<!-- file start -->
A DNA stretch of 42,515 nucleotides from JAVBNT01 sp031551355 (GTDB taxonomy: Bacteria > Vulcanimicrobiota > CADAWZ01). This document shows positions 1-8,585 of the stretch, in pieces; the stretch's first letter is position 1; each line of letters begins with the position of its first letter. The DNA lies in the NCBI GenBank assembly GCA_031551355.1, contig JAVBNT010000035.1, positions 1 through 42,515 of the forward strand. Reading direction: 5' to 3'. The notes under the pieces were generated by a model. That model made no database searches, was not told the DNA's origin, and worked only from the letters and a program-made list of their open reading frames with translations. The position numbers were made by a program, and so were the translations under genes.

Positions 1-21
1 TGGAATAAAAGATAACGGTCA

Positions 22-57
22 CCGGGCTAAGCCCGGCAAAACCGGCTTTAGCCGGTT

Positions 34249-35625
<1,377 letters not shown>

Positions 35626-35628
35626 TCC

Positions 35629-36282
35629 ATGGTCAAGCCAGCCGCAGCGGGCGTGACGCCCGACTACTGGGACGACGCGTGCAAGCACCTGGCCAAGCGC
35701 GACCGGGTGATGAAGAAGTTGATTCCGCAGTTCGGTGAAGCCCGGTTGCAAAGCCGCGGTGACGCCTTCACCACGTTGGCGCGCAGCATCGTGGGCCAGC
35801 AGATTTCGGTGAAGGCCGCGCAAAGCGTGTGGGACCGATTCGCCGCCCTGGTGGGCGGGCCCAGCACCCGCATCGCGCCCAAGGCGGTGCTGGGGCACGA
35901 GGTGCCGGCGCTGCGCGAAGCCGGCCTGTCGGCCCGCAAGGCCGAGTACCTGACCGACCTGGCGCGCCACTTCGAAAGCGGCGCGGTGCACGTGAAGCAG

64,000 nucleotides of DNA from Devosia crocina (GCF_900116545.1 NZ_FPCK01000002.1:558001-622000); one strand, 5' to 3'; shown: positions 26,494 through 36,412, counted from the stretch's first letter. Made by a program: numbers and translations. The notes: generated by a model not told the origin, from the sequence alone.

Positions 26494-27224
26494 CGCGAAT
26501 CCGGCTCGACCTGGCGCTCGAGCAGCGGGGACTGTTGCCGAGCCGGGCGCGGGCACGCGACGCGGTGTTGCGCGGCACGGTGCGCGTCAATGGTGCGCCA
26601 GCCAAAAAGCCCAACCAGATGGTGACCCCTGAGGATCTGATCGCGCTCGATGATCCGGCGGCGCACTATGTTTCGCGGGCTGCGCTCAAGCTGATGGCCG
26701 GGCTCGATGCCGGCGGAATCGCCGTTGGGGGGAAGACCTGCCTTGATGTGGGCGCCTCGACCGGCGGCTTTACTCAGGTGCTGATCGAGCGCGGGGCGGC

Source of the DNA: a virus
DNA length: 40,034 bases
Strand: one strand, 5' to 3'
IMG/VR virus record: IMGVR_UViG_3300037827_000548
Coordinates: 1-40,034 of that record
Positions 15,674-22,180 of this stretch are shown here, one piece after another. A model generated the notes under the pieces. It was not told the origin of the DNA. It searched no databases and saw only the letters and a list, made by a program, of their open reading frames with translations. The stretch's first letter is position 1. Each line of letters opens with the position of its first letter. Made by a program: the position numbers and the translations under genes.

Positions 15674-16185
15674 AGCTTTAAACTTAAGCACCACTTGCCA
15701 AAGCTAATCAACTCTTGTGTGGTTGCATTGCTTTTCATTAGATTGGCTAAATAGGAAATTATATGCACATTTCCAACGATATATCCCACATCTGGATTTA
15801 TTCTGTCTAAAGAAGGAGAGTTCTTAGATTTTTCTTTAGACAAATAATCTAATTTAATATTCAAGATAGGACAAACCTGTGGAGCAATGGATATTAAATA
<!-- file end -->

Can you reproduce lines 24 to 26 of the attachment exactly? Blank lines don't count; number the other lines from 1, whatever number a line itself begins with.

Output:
IMG/VR virus record: IMGVR_UViG_3300037827_000548
Coordinates: 1-40,034 of that record
Positions 15,674-22,180 of this stretch are shown here, one piece after another. A model generated the notes under the pieces. It was not told the origin of the DNA. It searched no databases and saw only the letters and a list, made by a program, of their open reading frames with translations. The stretch's first letter is position 1. Each line of letters opens with the position of its first letter. Made by a program: the position numbers and the translations under genes.